Even though it's still illegal at the federal level, cannabis is a big business across the country. There are only three states where it's still completely illegal, and the total economic impact of cannabis sales in 2022 alone is expected to reach $99 billion nationwide. According to trade publication Marijuana Business Daily, it's expected to grow upwards of $155 billion by 2026.
Taking the reins
The Story spoke Thursday with an attorney from the law firm Harris Bricken in Portland. Vince Sliwoski is a business lawyer who's been representing cannabis companies since just about the beginning of legalization. Despite the size of the industry, Sliwoski said that cannabis businesses in Oregon are struggling right now — it's highly competitive, and prices are as low as they've ever been.
There are some other big challenges for these businesses that have been around since the beginning. Marijuana's illegality at the federal level is part of the reason it's difficult for some of these business to pay taxes, Sliwoski said — at least when paired with a certain amount of fiscal irresponsibility.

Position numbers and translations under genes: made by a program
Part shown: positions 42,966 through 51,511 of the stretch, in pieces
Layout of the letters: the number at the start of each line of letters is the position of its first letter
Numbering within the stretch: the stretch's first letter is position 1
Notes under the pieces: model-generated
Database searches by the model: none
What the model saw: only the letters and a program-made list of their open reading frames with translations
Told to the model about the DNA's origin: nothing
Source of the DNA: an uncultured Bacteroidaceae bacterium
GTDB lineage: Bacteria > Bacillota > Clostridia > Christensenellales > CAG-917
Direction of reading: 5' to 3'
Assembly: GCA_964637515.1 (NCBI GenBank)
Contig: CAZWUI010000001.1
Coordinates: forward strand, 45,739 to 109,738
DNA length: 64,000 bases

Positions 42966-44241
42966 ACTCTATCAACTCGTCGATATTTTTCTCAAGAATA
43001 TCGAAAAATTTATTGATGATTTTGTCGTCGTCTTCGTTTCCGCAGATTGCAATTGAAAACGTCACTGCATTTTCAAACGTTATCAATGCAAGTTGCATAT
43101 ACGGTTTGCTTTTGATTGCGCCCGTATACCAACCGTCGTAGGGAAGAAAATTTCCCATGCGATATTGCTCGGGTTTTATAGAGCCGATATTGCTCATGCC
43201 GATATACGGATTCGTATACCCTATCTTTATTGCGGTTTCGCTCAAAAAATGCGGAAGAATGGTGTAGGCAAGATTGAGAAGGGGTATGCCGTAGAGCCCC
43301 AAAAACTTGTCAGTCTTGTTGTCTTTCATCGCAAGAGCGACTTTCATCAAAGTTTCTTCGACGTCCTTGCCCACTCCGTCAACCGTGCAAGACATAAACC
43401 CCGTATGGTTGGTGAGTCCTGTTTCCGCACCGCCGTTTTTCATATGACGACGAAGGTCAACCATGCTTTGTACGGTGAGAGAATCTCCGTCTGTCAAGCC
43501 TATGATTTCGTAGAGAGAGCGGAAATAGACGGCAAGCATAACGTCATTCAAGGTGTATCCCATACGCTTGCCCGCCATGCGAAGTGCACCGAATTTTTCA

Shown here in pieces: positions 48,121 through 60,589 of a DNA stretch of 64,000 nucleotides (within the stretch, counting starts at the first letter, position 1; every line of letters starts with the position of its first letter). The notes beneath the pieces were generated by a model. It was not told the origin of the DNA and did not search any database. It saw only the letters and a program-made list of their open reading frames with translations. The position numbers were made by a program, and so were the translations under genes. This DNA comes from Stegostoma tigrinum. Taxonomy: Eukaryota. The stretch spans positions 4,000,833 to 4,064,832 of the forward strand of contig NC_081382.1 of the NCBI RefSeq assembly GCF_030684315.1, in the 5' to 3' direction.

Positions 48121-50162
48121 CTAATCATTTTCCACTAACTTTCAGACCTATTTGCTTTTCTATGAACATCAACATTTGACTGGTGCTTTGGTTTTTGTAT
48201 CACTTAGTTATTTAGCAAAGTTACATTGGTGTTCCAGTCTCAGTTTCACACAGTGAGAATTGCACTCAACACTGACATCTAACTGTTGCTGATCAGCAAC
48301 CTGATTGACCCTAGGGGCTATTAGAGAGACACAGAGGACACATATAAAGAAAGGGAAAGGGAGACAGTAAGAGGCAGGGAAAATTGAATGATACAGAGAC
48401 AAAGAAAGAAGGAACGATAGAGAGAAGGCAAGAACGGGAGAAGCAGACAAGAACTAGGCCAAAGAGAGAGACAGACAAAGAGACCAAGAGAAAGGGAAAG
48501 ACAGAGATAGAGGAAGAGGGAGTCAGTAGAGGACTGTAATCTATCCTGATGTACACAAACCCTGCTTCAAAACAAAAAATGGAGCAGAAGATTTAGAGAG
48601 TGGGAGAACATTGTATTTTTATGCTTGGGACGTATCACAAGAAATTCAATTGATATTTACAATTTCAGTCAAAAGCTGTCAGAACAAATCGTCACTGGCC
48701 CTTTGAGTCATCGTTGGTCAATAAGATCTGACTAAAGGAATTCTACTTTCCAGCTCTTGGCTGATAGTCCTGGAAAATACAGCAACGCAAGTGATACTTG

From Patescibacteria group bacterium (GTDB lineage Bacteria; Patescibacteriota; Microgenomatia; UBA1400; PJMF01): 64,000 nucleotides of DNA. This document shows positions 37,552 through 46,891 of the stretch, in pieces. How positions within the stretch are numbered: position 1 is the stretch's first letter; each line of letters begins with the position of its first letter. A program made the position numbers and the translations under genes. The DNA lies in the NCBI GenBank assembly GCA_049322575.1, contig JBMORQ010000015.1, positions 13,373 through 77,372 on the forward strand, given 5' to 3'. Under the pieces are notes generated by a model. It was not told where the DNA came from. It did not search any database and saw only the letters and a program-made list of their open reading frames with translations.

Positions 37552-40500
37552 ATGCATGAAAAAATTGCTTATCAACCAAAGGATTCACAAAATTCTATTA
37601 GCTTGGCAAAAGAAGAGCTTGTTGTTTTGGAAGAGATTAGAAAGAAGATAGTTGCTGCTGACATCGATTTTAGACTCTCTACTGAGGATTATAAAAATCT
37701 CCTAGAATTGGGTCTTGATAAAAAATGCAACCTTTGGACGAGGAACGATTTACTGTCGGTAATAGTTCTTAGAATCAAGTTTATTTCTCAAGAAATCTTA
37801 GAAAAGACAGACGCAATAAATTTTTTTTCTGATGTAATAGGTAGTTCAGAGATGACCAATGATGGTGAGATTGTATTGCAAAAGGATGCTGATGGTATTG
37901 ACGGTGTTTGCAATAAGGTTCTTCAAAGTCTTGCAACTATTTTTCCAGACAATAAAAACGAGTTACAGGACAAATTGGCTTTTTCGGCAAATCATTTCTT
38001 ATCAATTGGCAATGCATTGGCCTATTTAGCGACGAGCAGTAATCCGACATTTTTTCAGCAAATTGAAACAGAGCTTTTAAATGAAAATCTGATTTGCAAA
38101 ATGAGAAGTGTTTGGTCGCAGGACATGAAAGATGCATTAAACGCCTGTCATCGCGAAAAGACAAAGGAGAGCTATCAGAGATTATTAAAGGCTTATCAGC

"I think what happens a lot there is people just tend to not do a good job of not commingling money, right? So they'll do a simple sale, say it's a $20 sale," the attorney said. "Three of those dollars are the state's dollars, but they won't set it aside, right? They're kind of in a lean spot anyway. They could use that money. Anyway, they've been almost using it like a loan, a lot of them, and they just have been in arrears on taxes."
"The issue was highlighted by one sort of spectacular tax non-compliance incident of this La Mota chain, which has been in the news a lot. I can't remember how far in arrears they were, hundreds of thousands of dollars and going back to 2016," Sliwoski continued. "And Governor Kotek got fed up with that and she issued a directive to the Oregon Liquor and Cannabis Commission and said, 'I want a rule in place such that you guys are not issuing licenses to people that are out of compliance with respect to their tax obligations.'"
The Oregon Department of Revenue said that they've been discussing the issue for several years ago, but they didn't get anything done on it until recently. The reporting on La Mota brought the issue into the public eye.
Meanwhile, the OLCC has a new leader who will be tasked with putting the change into effect.
"With me coming in, it's a new opportunity, new leadership, I have a new Chair," said Craig Prins, interim director at the OLCC. "We wanted to work with (the Department of Revenue) once we realized this was possible through our existing rulemaking, we really felt like we could take action. And so I think that's why I'm here, frankly, is to look at things with new eyes."
The OLCC said that it is still working out the new process that licensees are going to have to follow. A temporary rule will be introduced at the board's next meeting on June 15. A permanent rule, with input from people in the industry, will come along this fall.